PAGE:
"In this scenario, the entire history of humankind to date is a mere instant compared with the eons that still lie before us. All the triumphs and tribulations of the millions of people who have walked the Earth since the ancient civilization of Mesopotamia would be like mere birth pangs in the delivery of a kind of life that hasn't yet begun. For surely it would be the height of naïveté to think that with the transformative technologies already in sight--genetics, nano­technology, and so on--and with thousands of millennia still ahead of us in which to perfect and apply these technologies and others of which we haven't yet conceived, human nature and the human condition will remain unchanged. Instead, if we survive and prosper, we will presumably develop some kind of posthuman existence."
Posted by EasyTimes, Tuesday, 27 May 2008 9:50:15 AM
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"What has all this got to do with finding life on Mars? Consider the implications of discovering that life had evolved independently on Mars (or some other planet in our solar system). That discovery would suggest that the emergence of life is not very improbable. If it happened independently twice here in our own backyard, it must surely have happened millions of times across the galaxy. This would mean that the Great Filter is less likely to be confronted during the early life of planets and therefore, for us, more likely still to come.

If we discovered some very simple life-forms on Mars, in its soil or under the ice at the polar caps, it would show that the Great Filter must come somewhere after that period in evolution. This would be disturbing, but we might still hope that the Great Filter was located in our past. If we discovered a more advanced life-form, such as some kind of multicellular organism, that would eliminate a much larger set of evolutionary transitions from consideration as the Great Filter. The effect would be to shift the probability more strongly against the hypothesis that the Great Filter is behind us. And if we discovered the fossils of some very complex life-form, such as a ­vertebrate-­like creature, we would have to conclude that this hypothesis is very improbable indeed. It would be by far the worst news ever printed.

Yet most people reading about the discovery would be thrilled. They would not understand the implications. For if the Great Filter is not behind us, it is ahead of us. And that's a terrifying prospect.

So this is why I'm hoping that our space probes will discover dead rocks and lifeless sands on Mars, on Jupiter's moon Europa, and everywhere else our astronomers look. It would keep alive the hope of a great future for humanity."

I Put these quotes in for people who did not want to register with the technology website or did not want to read the entire SA.

Below is a link to the actual Phoenix lander homepage.
Posted by EasyTimes, Tuesday, 27 May 2008 10:11:13 AM
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Well, this does make a refreshing change from moaning about dead kangaroos and a couple of photographs.

Everyone has their own ideas about what lies "out there", but I suspect we will learn absolutely nothing about the bigger picture from one tiny neighbouring planet.

Given the timeframes involved (I am aware that this is where I lose the Creationists, and possibly a few IDers as well) it is entirely possible that "maybe 10,000 would have developed intelligent life equivalent to humans", but also that none of those has actually survived.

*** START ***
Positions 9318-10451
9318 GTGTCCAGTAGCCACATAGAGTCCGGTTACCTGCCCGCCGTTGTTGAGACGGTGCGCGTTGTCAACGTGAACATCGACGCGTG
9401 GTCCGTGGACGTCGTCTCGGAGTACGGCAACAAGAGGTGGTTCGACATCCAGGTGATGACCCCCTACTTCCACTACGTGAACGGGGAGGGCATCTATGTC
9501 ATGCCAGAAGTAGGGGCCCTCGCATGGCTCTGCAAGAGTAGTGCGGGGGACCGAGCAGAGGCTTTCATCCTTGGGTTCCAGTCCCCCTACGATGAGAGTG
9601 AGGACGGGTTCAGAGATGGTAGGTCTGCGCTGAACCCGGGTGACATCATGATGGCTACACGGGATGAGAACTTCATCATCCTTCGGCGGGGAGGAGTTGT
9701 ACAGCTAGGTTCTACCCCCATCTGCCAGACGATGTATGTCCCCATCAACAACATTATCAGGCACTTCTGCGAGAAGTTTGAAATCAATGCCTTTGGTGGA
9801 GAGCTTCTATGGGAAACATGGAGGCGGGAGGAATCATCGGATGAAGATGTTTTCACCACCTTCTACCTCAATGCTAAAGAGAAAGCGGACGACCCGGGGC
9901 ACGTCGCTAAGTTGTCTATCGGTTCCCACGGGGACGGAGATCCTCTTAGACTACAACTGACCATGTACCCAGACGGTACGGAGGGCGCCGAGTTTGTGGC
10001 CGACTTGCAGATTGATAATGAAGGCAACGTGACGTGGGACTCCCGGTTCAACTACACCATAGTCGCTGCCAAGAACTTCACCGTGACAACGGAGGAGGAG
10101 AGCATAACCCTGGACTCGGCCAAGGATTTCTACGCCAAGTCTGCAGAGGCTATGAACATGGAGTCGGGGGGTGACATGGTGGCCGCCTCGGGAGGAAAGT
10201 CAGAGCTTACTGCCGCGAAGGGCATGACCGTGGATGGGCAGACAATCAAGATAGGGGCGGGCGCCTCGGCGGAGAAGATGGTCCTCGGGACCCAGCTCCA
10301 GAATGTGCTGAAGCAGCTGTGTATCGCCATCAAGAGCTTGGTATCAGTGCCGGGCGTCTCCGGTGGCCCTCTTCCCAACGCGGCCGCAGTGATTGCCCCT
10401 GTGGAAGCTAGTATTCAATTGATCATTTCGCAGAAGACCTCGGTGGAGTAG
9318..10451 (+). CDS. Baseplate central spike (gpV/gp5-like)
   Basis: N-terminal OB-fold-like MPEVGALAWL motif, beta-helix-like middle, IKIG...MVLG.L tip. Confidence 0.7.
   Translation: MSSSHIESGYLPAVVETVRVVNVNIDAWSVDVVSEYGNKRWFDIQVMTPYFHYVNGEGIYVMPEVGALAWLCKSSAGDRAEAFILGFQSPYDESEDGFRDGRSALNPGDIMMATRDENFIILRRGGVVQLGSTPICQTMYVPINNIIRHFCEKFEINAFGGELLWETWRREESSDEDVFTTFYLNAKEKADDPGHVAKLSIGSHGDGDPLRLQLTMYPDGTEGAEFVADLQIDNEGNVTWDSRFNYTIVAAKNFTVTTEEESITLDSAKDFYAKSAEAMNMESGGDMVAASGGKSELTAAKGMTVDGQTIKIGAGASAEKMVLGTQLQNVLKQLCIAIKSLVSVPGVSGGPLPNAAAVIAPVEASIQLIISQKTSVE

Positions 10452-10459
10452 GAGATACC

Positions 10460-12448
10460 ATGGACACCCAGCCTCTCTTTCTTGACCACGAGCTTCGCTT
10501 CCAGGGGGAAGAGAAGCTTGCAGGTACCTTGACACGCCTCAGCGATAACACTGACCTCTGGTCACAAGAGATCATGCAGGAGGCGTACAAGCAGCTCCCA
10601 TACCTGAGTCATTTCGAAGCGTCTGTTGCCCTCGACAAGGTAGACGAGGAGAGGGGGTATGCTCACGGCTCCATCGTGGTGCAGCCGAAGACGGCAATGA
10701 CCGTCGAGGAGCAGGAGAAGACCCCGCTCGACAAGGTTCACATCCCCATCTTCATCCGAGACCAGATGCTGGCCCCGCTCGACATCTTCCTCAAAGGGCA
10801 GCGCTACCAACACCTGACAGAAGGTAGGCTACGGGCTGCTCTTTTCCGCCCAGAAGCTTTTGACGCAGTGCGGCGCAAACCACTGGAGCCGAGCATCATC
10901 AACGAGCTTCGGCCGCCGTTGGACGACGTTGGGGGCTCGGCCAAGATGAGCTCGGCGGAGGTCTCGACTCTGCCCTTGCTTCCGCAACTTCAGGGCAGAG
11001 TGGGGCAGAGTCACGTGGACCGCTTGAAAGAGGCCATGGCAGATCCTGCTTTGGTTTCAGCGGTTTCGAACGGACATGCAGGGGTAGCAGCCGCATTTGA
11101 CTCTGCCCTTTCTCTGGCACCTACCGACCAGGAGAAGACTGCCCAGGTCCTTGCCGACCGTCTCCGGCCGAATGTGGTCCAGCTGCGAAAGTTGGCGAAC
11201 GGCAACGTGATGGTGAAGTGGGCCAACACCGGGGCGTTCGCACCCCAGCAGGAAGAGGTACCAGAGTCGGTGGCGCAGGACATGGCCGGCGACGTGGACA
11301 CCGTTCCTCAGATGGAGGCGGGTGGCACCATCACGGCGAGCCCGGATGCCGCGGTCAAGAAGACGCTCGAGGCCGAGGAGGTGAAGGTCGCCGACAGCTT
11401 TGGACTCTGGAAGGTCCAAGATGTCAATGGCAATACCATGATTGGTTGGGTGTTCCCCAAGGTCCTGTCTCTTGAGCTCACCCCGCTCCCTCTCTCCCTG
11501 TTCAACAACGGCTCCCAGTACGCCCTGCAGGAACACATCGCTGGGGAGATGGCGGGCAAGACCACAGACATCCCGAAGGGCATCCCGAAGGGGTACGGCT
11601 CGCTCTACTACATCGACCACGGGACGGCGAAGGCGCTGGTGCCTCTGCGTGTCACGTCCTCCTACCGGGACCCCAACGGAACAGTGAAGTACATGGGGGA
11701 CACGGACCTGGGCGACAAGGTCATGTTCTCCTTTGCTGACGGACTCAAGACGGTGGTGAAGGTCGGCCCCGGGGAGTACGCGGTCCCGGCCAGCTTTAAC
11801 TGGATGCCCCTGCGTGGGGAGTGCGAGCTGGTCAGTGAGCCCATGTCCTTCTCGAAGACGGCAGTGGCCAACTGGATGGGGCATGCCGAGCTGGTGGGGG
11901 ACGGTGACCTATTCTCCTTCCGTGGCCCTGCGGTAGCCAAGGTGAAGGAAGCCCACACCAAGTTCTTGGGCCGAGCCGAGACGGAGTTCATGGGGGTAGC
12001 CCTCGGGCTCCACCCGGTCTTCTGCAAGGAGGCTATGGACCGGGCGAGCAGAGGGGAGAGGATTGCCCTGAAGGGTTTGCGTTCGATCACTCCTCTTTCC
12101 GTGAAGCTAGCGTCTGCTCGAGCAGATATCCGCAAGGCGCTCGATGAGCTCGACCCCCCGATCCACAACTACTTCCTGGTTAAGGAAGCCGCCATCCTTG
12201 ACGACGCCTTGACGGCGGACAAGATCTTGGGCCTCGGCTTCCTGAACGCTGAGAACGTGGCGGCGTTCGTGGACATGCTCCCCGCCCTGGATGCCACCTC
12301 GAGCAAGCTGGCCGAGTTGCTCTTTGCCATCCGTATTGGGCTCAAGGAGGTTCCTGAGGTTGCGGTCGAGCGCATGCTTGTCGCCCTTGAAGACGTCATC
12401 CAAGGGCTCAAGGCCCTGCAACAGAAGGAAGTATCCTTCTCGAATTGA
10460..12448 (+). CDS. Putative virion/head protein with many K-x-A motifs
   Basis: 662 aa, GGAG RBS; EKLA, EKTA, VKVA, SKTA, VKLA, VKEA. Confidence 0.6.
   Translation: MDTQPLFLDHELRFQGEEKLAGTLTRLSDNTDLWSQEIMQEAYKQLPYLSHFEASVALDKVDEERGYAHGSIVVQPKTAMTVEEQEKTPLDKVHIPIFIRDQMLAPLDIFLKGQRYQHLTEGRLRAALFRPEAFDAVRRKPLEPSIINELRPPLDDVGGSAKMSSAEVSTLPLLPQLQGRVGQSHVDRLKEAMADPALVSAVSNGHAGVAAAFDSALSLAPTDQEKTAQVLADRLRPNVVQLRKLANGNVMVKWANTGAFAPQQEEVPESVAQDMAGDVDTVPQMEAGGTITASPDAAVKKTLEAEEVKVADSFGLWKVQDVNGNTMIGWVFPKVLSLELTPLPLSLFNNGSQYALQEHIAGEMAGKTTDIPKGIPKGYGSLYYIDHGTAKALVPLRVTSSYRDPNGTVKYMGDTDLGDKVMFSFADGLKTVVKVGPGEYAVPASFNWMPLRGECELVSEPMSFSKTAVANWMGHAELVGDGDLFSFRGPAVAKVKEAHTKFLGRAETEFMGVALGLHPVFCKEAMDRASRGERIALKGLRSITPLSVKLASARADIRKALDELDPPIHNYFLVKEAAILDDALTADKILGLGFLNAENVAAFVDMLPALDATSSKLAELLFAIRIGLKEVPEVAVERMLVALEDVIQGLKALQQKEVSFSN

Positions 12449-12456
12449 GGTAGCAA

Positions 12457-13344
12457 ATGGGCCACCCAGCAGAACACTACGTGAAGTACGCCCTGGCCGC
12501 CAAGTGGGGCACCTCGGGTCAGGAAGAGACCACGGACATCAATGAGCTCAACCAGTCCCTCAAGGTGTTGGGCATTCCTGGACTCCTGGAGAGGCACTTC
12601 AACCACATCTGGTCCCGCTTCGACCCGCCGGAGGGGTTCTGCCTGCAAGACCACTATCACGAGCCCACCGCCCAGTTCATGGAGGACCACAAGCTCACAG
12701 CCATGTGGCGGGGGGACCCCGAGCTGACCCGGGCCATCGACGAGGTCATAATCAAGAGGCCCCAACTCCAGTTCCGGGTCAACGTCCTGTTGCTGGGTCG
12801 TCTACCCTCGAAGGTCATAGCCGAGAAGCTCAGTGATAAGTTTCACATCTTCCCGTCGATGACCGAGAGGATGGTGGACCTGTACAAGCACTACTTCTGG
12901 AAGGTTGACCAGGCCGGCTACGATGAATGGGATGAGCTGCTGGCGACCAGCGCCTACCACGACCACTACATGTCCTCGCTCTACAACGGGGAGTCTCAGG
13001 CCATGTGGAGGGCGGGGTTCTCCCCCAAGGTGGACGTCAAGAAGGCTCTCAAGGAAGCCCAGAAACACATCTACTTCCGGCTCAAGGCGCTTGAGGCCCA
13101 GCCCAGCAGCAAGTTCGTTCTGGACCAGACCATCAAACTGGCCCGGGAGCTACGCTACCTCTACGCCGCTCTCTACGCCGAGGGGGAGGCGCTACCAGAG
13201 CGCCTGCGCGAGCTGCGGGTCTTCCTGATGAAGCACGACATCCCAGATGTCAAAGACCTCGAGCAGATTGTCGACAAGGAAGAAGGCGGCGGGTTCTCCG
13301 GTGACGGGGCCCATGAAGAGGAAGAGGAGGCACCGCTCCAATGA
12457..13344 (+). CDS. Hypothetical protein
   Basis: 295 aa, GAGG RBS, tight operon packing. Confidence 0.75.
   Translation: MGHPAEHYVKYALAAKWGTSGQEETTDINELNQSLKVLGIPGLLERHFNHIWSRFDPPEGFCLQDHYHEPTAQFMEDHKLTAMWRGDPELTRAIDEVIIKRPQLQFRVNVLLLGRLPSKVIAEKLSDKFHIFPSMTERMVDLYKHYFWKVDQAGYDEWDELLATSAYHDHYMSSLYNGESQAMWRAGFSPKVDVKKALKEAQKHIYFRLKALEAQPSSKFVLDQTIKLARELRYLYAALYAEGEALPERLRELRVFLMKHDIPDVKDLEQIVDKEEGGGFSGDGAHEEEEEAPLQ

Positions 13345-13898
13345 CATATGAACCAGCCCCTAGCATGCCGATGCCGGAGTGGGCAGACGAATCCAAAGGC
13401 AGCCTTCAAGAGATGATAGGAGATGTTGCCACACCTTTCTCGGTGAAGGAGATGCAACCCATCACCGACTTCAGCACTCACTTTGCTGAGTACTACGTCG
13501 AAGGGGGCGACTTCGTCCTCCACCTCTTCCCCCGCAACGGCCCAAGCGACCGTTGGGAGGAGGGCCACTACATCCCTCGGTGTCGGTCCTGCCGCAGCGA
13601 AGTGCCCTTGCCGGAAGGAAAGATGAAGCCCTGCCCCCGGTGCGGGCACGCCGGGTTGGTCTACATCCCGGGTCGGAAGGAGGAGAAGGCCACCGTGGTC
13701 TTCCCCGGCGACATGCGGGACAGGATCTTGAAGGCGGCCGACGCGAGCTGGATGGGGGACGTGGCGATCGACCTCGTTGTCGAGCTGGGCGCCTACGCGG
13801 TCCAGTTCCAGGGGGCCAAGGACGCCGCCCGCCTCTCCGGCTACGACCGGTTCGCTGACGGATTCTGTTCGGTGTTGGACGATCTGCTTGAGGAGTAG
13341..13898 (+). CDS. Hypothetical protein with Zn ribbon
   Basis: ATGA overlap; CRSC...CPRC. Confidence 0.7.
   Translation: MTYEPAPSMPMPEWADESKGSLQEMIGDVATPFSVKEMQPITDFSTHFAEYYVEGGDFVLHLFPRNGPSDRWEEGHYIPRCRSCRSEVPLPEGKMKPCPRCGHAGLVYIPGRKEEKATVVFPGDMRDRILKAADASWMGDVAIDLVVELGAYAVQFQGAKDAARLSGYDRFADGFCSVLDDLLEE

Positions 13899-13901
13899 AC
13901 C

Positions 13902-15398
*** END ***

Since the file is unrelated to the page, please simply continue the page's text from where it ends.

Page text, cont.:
Our own lifespan here on earth will probably be only a tiny speck in "time" as we know it and measure it. So it is entirely conceivable that many other life forms have appeared, flourished and died out in exactly the same way.

The chances therefore of actually finding one of these existences in the short time we have available must be mathematically infinitesimal, given both the minuscule number of possible locations and the tiny timespan of their existence.

In my view we should keep on looking, simply because we can, we're mankind, and "that's what we do". Just don't be disappointed when the astronomical odds against finding anything remotely useful play themselves out.

For me, I feel enormously privileged to be alive at all, and to be able to write this post.
Posted by Pericles, Tuesday, 27 May 2008 10:24:39 AM
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Wow Gibo,

you really have quite the fantasy world in your head. I personally would like life to be discovered on other planets just so religious people acutally have to consider the consequences, that maybe humanity is just a simple drop in a huge ocean of life that is likely out there.

Easytimes, I too am interested in this question, although I have always understood Earth's remoteness to be a key reason why we are yet to make contact; the distances are mind-boggling, and for us to recieve radio signals now they would have probably had to have been sent millions of years ago. Any response we would send to another star system would then take millions more years to return. In that time civilations may have been destroyed, or no longer care or whatever. We have been around as a society capable of hearing such a message for perhaps a hundred years at most.

Also consider that the universe is quite capable of wiping us out in an instant - read up on Gamma-Ray bursts ( to discover how a star collapsing 1000 light years away could instantly wipe out all life on Earth. Such a burst could have already happened and would not know it.

Probability tells me life must be out there somewhere, and we just dont know it.

Gibo - It is the greatest Hubris to think that our civilisation, which has been around for the merest fraction of a second in relation to the rest of the universe has any understanding of the true nature of the universe, and our place in it. You call your lack of understanding 'God'.
Posted by gw, Tuesday, 27 May 2008 10:38:50 AM